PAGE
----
Now, I’m in OK shape. I’m running, and a gun at your back gives you a good head of steam. Hell, I’m sprinting, hurdling tables, my long legs knocking lunches flying, my hands sticky with someone’s spilt Coke. The dead girl’s keeping up in that effortless way dead people have: skimming like a drop of water over a glowing hot plate.
We’re out of the food court and down Elizabeth Street. In the open, traffic rumbling past, the Brisbane sun a hard light overhead. The dead girl’s still here with me, throwing glances over her shoulder. Where the light hits her she’s almost translucent. Sunlight and shadow keep revealing and concealing at random; a hand, the edge of a cheekbone, the curve of a calf.
The gunshots coming from inside haven’t disturbed anyone’s consciousness out here.
Shootings aren’t exactly a common event in Brisbane. They happen, but not often enough for people to react as you might expect. All they suspect is that someone needs to service their car more regularly, and that there’s a lanky bearded guy, possibly late for something, his jacket bunched into one fist, running like a madman down Elizabeth Street. I turn left into Edward, the nearest intersecting street, and then left again into the pedestrian-crammed space of Queen Street Mall.
I slow down in the crowded walkway panting and moving with the flow of people; trying to appear casual. I realise that my phone’s been ringing. I look at it, at arm’s length, like the monkey holding the bone in 2001: A Space Odyssey. All I’ve got on the screen is Missed Call, and Private Number. Probably someone from the local DVD shop calling to tell me I have an overdue rental, which, come to think of it, I do – I always do.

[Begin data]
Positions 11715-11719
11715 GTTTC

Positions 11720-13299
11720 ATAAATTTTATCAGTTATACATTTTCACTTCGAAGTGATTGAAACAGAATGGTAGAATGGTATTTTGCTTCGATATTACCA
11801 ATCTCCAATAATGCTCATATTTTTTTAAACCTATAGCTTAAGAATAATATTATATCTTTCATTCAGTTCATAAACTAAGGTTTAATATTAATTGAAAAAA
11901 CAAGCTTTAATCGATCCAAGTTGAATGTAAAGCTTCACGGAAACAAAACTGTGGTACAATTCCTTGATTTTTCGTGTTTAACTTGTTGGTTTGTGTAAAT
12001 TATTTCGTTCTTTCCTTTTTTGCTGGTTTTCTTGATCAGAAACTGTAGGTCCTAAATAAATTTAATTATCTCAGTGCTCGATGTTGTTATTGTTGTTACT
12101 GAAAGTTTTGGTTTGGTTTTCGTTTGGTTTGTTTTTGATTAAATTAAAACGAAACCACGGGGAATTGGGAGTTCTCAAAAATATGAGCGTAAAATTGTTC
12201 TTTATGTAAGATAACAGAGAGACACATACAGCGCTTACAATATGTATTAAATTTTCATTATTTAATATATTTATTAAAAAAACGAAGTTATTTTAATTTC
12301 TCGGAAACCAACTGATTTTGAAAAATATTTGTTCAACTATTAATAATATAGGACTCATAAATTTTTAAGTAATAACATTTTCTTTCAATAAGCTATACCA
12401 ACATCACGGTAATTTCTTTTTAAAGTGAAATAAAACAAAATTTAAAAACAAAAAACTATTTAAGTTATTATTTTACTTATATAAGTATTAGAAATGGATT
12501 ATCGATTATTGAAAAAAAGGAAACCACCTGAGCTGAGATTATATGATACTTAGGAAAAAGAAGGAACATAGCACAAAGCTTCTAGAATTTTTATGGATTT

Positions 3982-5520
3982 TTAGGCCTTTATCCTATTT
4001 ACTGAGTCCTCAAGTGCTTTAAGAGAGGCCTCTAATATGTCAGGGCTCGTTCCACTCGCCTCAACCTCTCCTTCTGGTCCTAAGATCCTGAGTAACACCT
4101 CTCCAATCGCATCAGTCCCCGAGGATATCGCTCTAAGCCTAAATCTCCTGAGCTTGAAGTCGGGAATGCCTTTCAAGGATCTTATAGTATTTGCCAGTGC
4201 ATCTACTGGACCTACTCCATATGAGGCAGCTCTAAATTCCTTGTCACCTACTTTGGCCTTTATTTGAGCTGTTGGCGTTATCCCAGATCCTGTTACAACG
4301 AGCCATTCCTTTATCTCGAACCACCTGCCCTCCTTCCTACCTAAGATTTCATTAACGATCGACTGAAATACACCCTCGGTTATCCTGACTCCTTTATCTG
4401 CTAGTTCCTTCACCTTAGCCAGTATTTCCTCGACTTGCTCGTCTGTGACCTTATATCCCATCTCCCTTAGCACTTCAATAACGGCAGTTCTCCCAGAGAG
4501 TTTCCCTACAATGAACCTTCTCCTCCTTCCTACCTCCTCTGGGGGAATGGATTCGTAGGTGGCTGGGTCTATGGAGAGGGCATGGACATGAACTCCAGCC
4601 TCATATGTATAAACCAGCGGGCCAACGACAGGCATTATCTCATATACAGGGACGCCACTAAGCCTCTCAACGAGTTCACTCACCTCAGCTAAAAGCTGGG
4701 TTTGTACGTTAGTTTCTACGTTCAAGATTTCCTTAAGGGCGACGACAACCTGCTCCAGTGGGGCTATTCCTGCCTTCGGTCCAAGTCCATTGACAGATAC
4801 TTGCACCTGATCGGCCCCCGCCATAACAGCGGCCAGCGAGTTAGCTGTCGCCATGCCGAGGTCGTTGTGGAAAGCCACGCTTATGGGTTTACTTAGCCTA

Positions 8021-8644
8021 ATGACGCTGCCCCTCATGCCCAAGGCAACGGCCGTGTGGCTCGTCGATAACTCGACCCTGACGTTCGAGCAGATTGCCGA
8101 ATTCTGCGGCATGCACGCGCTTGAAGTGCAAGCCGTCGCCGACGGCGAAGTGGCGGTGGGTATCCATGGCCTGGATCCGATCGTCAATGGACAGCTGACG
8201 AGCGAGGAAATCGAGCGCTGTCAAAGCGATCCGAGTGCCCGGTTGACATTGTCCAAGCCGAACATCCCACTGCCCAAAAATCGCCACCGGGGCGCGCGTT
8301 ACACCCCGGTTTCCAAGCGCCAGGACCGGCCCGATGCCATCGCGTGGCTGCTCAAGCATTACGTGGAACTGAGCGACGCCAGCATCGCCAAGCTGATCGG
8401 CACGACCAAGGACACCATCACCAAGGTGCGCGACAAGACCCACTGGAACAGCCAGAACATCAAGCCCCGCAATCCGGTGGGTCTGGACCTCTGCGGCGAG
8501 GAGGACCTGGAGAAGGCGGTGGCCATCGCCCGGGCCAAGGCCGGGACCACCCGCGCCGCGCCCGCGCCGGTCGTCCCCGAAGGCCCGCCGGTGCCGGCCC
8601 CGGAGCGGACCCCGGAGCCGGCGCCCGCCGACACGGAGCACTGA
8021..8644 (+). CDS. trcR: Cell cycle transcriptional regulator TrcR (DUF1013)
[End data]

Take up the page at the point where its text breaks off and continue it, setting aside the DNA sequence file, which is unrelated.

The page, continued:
‘You’re a target,’ the dead girl says.
‘No shit!’ I’m thinking about overdue DVDs, which is crazy. I’m thinking about kissing her, which is crazier still, and impossible. I haven’t kissed anyone in a long time. If I smoked this would be the time to light up, look into the middle distance and say something like: ‘I’ve seen trouble, but in the Wintergarden, on a Tuesday at lunchtime, c’mon!’ But if I smoked I’d be even more out of breath and gasping out questions instead, and there’s some (well, most) types of cool that I just can’t pull off.
So I don’t say anything. I wipe my Coke-sticky hands on my tie, admiring all that je ne sais quoi stuff she’s got going on and feeling as guilty as all hell about it, because she’s dead and I’m being so unprofessional. At least no one else was hurt in the food court: I’d feel it otherwise. Things aren’t that out of whack. The sound of sirens builds in the distant streets. I can hear them, even above my pounding heart.
‘This is so hard.’ Her face is the picture of frustration. ‘I didn’t realise it would be so hard. There’s a lot you need –’ She flickers like her signal’s hit static, and that’s a bad sign: who knows where she could end up. ‘If you could get in –’
I reach towards her. Stupid, yeah, but I want to comfort her. She looks so pained. But she pulls back, as though she knows what would happen if I touch her. She shouldn’t be acting this way. She’s dead; she shouldn’t care. If anything, she should want the opposite. She flickers again, swells and contracts, grows snowy. Whatever there is of her here is fracturing.
I take a step towards her. ‘Stop,’ I yell. ‘I need to –’
Need to? I don’t exactly know what I need. But it doesn’t matter because she’s gone, and I’m yelling at nothing. And I didn’t pomp her.
She’s just gone.